Puppets, surprise musical numbers, and tasteful nudity: I spent two weeks photographing the just-announced Jinkx and DeLa Holiday Special, and after the year we’ve all had, I can tell you this movie is precisely what the world needs.
As you’ve probably heard by now (or deduced from Jinkx and DeLa’s hyperventilating fans), our favorite former-Seattle gals will release a new holiday special based (and expanding on) their wonderful live shows that have toured over the last couple holiday seasons. I’m pretty confident that this is the best news I’ve received in all of 2020, and this is the year I finally got health insurance.
Jinkx and DeLa have a magical chemistry, a starry charm that reminds me of Tina Fey & Amy Poehler; Abbott & Costello; Wallace & Gromit; and most of all, Jim Henson & Frank Oz. Having been present for the filming of virtually the entire special, I was struck by just how much it’s shaping up to be the greatest Muppet movie in decades — without the actual Muppets, of course, but with something perhaps even better.
Full disclosure here: I’ve hung out with Jinkx and DeLa outside of work, am friends with DeLa and some of the creative team, and was hired by the production to photograph the set — so I’m not exactly impartial here. But even if those things weren’t true, I don’t think I could be impartial about this project, because it presses so many of my personal buttons that I’d be giddy about it no matter what.
If you’ve seen their touring live show, you have a sense of the vibe: Two funny pals, one chipper and the other jaded, wander through the holidays, remarking on odd traditions and emotional angst and befuddlement about what it’s all for. Just as Pee-wee Herman did when he graduated from live Groundlings shows to television, they’re taking full advantage of the screen with this special: There’s costume change gags, elaborate musical numbers, practical on-set effects (no CGI here) that would never be possible on stage. They can also directly address the camera and dissolve into fantasies like never before, and oh did I mention the tasteful nudity?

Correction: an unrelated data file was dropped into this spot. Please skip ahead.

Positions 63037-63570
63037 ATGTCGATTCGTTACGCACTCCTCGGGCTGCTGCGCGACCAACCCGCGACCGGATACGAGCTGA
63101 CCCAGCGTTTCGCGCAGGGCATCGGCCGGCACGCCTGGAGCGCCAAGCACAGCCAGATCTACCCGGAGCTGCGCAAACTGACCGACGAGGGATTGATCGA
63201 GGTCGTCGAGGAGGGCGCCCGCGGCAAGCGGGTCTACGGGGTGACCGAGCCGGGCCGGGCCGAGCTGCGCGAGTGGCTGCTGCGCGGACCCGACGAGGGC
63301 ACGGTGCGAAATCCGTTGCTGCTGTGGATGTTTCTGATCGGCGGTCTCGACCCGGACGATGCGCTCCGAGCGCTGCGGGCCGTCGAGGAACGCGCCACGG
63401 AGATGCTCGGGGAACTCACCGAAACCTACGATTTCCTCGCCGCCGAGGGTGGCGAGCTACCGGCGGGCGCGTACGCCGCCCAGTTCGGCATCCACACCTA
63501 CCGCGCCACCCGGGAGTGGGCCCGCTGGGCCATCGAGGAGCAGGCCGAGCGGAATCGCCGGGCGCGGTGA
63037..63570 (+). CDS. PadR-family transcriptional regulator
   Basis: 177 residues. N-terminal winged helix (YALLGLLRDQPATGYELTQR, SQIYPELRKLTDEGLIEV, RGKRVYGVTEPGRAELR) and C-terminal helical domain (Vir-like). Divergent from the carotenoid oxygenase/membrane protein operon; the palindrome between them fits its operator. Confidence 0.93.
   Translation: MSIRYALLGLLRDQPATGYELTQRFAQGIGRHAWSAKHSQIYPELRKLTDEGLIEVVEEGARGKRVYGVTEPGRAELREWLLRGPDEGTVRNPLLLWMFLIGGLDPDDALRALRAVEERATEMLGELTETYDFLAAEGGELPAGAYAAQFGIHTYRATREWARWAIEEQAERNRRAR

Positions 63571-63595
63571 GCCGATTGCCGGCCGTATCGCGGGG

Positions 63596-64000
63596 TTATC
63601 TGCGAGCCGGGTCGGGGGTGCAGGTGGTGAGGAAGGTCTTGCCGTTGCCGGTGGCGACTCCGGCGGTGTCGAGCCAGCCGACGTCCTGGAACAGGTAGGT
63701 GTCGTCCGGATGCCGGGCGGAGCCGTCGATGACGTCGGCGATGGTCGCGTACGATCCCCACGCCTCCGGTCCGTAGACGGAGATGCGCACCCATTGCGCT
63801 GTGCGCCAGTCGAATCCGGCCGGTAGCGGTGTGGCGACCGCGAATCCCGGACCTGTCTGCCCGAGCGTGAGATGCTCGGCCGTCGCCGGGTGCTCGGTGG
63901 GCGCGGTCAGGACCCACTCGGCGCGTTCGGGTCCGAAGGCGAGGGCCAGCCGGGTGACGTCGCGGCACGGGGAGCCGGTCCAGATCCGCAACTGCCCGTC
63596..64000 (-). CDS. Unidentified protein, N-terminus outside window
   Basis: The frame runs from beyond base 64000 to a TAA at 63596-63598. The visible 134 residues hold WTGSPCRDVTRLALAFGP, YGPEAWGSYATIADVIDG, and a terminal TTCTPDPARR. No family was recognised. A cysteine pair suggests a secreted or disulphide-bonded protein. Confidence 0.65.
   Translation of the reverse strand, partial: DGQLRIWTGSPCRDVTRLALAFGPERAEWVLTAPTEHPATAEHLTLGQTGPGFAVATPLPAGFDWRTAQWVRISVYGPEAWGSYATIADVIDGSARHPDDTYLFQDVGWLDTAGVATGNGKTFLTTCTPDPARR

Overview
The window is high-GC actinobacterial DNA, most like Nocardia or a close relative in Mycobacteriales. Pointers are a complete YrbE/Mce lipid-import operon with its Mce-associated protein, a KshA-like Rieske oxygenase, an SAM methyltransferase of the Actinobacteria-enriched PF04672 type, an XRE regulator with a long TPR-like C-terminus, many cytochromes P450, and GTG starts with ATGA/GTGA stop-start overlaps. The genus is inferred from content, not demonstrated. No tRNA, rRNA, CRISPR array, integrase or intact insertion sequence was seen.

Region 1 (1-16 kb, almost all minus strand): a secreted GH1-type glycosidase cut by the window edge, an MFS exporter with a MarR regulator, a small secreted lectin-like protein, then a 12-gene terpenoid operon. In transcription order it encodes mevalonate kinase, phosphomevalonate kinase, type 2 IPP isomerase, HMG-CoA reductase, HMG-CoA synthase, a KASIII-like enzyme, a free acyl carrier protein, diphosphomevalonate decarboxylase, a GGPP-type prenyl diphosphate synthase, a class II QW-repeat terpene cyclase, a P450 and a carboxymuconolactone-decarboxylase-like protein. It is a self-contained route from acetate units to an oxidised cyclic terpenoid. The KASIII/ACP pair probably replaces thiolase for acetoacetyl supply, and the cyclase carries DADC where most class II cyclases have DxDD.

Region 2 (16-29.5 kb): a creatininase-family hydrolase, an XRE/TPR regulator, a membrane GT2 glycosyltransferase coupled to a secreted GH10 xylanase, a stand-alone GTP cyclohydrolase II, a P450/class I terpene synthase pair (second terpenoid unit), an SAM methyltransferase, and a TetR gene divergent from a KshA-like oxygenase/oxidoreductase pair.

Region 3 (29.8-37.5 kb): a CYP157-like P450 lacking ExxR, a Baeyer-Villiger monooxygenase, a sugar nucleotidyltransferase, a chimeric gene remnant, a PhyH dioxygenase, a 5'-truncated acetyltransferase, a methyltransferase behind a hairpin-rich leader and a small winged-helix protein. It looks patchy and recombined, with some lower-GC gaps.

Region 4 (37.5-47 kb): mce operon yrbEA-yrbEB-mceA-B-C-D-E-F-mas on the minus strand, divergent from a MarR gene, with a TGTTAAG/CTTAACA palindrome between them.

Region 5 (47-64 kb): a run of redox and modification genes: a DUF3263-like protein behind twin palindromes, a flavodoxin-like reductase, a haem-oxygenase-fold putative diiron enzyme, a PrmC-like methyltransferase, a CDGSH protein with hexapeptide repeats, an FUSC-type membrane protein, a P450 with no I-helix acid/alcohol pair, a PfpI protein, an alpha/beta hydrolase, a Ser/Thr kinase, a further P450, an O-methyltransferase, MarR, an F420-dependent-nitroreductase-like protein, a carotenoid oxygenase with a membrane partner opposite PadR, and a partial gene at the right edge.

I cried three times while on set. Without giving away too much (you wouldn’t want it ruined), the first cry was when they filmed an arresting and confrontational scene about spending the holidays with family. Jinkx is a stunning singer, but it was her intense acting that shot me directly through the heart, with just a few well-crafted lyrics and an aching performance from head to toe that sent me staggering backwards into the lobby so I could recover.
The second and third times both hit me when DeLa pulled out her superpower, which is that she can loosen up an audience with a ton of jokes before sneaking up on them with a ton of heart. Every DeLa show I’ve ever seen, from the nerdy Cosmos to the cathartic Inferno A-Go-Go, manages to land an unexpected punch around the climax, and this special’s punch is perhaps her strongest yet. Some amount of third-act reflection has been a component of the live holiday show for years, but coming on the heels of the last few months, the special reaches a conclusion about what holidays mean and how we can withstand trauma that feels as though it was written for this exact moment in time — while also managing the neat trick of being universal and timeless.
At the start of the filming process, the entire crew received a talk acknowledging that the set was just across the street from the embattled East Precinct and that measures would be taken to ensure everyone’s safety in case of police violence; throughout filming, everyone wore masks, sanitized hands and surfaces constantly, and got regular nasal-swab tests; and it was midway through filming that the air became so cloudy and choked that you could barely catch your breath when you stepped outside.
Reminders of the terrible state of the world were all around us, but the mood on the set was optimistic, focused, friendly, and fun.